The placement of the reinforcement patch is therefore essential. Specifically, the reinforcement patch that protects the problem areas where the glove takes the most abuse. Those areas tend to be the inside seams and center of the thumb, the bridge between the thumb and index finger, and the center of the palm.
What is the best waterproofing for ski gloves?
That is a much more complicated question than most people think, if your goal is best possible performance and fit on most days and in most conditions.
And, you have to not only consider water from the exterior environment, but also water from interior environment of the glove. Sweat.
On one end of the spectrum, and the only gloves that are truly waterproof, are gloves made of 100% non-breathable rubber (ignoring the water that can enter from the entry opening). On the other end of the spectrum are very thin liner gloves made of polyester, which have nearly 99% breathability and almost zero water-resistance. Every other glove falls somewhere in between. The more "waterproof" they are, while still holding onto the maximum amount of breathability, the more expensive they are. And that has fueled an incredible arms race-like competition between the largest chemical companies, clothing manufacturers, and ski glove companies.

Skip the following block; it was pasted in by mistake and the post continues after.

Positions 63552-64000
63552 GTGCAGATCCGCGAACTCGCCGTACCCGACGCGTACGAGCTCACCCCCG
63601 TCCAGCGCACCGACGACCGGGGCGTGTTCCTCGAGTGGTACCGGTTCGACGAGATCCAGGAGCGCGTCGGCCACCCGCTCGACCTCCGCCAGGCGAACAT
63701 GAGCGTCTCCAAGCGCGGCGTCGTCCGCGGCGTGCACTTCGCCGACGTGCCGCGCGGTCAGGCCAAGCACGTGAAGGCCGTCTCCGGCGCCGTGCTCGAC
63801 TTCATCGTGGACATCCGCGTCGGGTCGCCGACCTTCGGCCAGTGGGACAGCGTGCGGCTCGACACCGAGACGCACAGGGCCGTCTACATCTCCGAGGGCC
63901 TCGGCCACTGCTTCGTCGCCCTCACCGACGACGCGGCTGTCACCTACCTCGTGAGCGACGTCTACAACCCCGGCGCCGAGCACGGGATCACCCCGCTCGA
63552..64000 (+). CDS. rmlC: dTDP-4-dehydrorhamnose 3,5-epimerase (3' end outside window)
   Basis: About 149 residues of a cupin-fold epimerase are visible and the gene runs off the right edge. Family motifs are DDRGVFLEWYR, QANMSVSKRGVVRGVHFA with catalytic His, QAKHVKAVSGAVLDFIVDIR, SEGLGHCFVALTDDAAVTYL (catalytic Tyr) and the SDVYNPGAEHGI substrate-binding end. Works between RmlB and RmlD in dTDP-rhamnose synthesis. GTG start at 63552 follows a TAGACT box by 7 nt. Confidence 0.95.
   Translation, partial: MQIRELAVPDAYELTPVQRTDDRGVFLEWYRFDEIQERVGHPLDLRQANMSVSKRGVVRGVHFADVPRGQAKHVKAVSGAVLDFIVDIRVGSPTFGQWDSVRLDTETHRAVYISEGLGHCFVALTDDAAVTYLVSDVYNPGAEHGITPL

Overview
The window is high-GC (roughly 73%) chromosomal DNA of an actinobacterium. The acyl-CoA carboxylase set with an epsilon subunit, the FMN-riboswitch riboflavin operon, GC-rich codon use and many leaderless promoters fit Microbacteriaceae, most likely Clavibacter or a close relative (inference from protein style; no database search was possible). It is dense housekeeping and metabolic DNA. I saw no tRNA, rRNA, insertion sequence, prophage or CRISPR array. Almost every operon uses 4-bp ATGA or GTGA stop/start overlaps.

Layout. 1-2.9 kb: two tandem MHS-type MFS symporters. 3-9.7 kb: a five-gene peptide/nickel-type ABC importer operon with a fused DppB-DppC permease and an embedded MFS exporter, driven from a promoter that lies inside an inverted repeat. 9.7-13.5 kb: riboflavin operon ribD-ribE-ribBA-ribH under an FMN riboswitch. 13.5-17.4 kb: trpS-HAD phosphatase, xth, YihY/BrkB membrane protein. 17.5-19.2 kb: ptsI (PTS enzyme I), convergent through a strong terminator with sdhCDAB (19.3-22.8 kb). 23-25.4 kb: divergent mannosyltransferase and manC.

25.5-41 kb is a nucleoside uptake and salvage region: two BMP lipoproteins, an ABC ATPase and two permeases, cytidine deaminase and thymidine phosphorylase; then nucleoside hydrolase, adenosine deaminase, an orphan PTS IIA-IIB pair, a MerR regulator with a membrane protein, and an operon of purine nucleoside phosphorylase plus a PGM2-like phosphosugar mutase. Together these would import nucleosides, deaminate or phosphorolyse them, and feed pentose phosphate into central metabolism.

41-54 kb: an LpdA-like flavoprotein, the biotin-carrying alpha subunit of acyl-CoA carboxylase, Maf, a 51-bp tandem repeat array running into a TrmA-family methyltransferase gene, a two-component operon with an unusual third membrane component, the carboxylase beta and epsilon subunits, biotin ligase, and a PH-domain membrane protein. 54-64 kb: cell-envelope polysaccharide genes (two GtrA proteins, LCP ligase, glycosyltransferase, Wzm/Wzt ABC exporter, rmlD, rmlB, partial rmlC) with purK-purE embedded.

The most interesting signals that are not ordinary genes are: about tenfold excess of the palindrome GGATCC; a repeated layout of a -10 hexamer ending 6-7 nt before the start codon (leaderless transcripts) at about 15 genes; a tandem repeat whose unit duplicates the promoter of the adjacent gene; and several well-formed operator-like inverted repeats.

The fundamental flaw in the "water-proof breathable" war is that none work as advertised, at least in regards to ski gloves. The combination of insulation thickness, liner material, exterior shell material, leather or synthetics, the outside environment, activity level and the wide range of differences between individual human sweat glands, make the solution to best possible performance and fit on most days and in most conditions really difficult to solve with modern technology.
Your hands are going to get warm and they are going to sweat. And that is going to happen a lot more than it's going to snow or rain.
The ski glove that offers the best protection from outside moisture, provides the worst protection from inside moisture.
The ultimate goal is dry hands.
Recognizing this reality, the goal of any ski glove maker should be to make the the driest glove by balancing the competing moisture problems.
But you can't forget to consider the performance of the glove in regards to USE. That means grip and dexterity.